Bath Door Balks at Booting Hostage
Hostage Trapped for NINETY-MINUTES
Suspect Subdued with Electrical Weapon
A woman in a remote town in Oregon suffered a harrowing 90 minutes before her rescue by three brave public servants.
The woman, who wishes to remain unnamed for "professional" reasons, reports pounding on the hollow core washroom door and adjacent walls for at least three minutes to alert her Lesbian "wife" about the ongoing crime.
The crestfallen wife, who also declined to give her name due to her humiliating failure to rescue the hostage, said she was elsewhere in the home, running water, hearing aids off. When the sounds of distress eventually reached her, she tore through the house in search of her damsel in distress.
The hostage complained she'd "[n]ever locked the stupid door in the first place."
Her wife confessed, "There was no simple fix from the mistress bedroom side. That d-mn entryway might as well have been cemented shut."
Close inspection revealed an unusual door closure. Eerily, instead of the emergency mechanism in normal doorknobs, this one merely offered a dummy device that could be turned manually, but had no function.
"It was decorative only," was the wife's amiable comment when the crisis was later resolved. "Bless their hearts, you know how some male designers like their deco."
The suspect, a slim six-footer, had planned well; the windows in that room are arched and tinted, but do not open.
"Decorative again," said the wife, later, with a wink.
She reported that her job during the calamity was to run back and forth to the garage, ferrying tools from a well-appointed toolbox. Together, with little ingenuity and much blunt force, wife and wife wriggled screwdrivers and other small tools under the door, but they were no match for the rugged culprit.
The suspect showed no mercy. As the desperate hostage struggled to escape, she was injured. Trying to staunch the outpouring of blood, she cried out for the wife to fetch a weapon, stipulating their heaviest claw hammer. The wife, so armed, swung ruthlessly at the suspect, swung again and again, battering the offender beyond recognition.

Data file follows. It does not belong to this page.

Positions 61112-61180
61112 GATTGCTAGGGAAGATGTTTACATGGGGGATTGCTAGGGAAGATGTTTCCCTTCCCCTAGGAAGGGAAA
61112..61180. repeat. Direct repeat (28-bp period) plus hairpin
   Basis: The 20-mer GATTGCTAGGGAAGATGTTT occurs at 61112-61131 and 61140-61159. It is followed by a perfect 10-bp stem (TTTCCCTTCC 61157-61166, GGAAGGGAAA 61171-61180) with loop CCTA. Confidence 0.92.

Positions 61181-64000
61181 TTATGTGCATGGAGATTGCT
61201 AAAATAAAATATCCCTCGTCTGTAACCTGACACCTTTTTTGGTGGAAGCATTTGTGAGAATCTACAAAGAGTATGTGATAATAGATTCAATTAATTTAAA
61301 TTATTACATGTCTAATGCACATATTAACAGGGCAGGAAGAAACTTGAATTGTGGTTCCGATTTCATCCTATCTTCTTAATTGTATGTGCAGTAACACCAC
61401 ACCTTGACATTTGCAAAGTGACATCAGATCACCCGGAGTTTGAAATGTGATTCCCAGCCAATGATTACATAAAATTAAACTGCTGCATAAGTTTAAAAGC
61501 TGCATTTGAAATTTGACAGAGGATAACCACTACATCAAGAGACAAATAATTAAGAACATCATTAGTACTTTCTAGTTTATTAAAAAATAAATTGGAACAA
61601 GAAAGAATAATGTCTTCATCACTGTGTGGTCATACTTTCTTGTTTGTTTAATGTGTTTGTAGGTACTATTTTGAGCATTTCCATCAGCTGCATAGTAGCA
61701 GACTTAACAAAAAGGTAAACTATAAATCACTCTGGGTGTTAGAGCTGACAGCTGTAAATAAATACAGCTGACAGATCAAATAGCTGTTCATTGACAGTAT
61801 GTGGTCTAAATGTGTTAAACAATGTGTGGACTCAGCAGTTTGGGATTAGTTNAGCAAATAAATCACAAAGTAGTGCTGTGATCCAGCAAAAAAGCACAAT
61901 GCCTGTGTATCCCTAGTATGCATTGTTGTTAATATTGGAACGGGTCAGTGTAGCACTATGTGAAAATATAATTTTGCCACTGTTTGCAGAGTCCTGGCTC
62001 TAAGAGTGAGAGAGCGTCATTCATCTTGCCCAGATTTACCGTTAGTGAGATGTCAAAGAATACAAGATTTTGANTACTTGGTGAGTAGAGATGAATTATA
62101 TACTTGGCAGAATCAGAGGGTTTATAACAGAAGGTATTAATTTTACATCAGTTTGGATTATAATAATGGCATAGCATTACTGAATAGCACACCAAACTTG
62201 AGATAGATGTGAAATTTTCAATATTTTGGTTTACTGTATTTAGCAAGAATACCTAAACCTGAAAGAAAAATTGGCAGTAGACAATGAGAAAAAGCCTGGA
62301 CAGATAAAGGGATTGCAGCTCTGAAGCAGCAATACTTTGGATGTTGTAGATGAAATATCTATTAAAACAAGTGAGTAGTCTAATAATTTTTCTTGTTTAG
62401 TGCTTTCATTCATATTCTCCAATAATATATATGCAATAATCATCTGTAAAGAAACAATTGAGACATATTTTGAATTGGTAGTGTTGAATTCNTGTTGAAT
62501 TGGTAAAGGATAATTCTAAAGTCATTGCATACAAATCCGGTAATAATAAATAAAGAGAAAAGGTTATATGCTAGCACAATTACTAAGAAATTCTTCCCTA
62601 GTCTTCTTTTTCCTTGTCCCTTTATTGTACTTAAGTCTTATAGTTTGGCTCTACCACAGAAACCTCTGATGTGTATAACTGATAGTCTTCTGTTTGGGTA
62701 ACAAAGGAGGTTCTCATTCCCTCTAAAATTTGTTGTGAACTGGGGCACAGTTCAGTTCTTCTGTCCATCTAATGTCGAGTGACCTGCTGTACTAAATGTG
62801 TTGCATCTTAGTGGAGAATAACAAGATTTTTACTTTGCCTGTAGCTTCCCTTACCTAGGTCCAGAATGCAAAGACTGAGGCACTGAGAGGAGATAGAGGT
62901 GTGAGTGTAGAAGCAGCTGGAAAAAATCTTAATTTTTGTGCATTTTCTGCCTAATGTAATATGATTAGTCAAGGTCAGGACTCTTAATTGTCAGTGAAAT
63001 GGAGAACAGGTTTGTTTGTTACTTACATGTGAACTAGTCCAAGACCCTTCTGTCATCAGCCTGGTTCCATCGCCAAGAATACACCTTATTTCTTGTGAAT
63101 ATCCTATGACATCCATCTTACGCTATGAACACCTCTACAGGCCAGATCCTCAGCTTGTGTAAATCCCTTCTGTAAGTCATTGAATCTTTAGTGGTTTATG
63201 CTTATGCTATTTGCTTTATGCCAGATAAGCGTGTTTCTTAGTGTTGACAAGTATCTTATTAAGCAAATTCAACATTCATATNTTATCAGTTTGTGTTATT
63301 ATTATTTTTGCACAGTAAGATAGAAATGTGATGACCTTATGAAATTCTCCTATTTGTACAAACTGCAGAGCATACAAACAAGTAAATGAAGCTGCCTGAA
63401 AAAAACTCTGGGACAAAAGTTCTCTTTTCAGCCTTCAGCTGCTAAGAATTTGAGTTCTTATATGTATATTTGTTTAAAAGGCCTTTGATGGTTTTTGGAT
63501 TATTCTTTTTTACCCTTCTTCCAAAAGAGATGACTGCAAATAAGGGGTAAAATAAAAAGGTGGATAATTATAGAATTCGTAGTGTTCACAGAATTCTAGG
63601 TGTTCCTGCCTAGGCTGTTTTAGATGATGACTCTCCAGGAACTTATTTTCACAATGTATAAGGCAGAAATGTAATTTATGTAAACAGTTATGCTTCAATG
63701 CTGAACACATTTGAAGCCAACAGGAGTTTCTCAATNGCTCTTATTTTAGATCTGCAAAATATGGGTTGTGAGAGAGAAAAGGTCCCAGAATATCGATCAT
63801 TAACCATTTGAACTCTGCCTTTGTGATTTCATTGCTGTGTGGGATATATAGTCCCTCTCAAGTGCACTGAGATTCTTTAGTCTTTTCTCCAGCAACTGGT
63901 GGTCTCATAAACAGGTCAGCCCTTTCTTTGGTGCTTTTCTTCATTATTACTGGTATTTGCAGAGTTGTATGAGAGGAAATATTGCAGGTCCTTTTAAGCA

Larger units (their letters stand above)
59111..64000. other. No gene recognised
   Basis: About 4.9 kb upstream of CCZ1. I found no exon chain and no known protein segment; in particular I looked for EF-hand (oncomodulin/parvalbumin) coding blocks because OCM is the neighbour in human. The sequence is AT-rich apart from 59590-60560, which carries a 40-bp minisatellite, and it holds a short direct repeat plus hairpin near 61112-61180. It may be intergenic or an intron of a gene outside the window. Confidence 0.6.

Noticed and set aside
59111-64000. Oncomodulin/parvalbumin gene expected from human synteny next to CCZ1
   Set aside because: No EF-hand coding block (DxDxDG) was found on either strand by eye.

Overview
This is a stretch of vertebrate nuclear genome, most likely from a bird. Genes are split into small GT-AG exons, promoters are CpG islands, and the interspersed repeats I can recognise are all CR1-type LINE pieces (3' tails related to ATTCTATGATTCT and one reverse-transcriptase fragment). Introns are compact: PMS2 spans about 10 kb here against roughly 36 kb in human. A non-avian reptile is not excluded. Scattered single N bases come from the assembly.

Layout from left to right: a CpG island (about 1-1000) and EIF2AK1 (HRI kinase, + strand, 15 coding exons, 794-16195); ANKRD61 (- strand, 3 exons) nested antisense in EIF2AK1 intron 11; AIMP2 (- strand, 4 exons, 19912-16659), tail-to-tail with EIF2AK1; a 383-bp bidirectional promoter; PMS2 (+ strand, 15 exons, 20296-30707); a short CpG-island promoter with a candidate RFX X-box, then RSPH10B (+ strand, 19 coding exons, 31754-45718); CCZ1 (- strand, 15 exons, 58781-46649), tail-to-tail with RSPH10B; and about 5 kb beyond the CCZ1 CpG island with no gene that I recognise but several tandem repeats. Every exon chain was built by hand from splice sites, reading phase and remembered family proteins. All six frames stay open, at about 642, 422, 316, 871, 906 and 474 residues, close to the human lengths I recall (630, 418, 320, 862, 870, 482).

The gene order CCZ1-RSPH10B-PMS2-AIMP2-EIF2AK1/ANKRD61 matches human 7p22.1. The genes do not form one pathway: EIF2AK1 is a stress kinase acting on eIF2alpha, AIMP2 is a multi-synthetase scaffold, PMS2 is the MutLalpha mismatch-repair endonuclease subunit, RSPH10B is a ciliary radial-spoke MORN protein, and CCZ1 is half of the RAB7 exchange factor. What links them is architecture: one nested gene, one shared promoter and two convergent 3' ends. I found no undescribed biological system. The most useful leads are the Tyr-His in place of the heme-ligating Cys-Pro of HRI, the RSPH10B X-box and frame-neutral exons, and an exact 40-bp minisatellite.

The hostage attempted every available solution to defeat her restraints. "I was sweating and bleeding and in great pain," she said. The offender did not relent.
Despondent, the hostage managed a weak, vanquished plea to call the authorities. She dressed as she waited. About 10 minutes later, three uniformed men confronted the perpetrator. There was to be no negotiation, no swat team, no bullhorns or crowd control.
But it wasn't over yet. This was a wily miscreant. The men plied and prodded with screwdrivers, flashlights and penknives. They were as stymied as the occupants had been. The door remained closed. The officers had no choice but to storm the bastion.
One courageous man returned to the truck for a newly issued battery-operated weapon, surplus from the military, he said. Once in hand, the siege was over in no time. The latch apparatus, a spring-loaded cylinder used to open and close the door, had malfunctioned. In other words, the spring had sprung. The door was intact; the offending mechanism marched out to the metal bin for recycling.
At her release, the hostage was asked if she planned to press charges. "No. We fundraised for that electric saw and look how it's come in handy."
"You can't beat a rural fire department," the wife remarked, "for their bravado and know-how."
Leaving, one of the firefighters agreed. "Because who keeps screwdrivers and saws in their bathroom?"
The freed hostage jerry-rigged a door handle with a thick washcloth that had no possibility of locking whatsoever and therefore no probability of going haywire. The couple plans to buy more.
"This one's white for surrender. Next will be Red for Valentine's Day," said the freed woman.
"And green for St. Patrick's.
"Most importantly, rainbow for Pride."
Copyright Lee Lynch 2020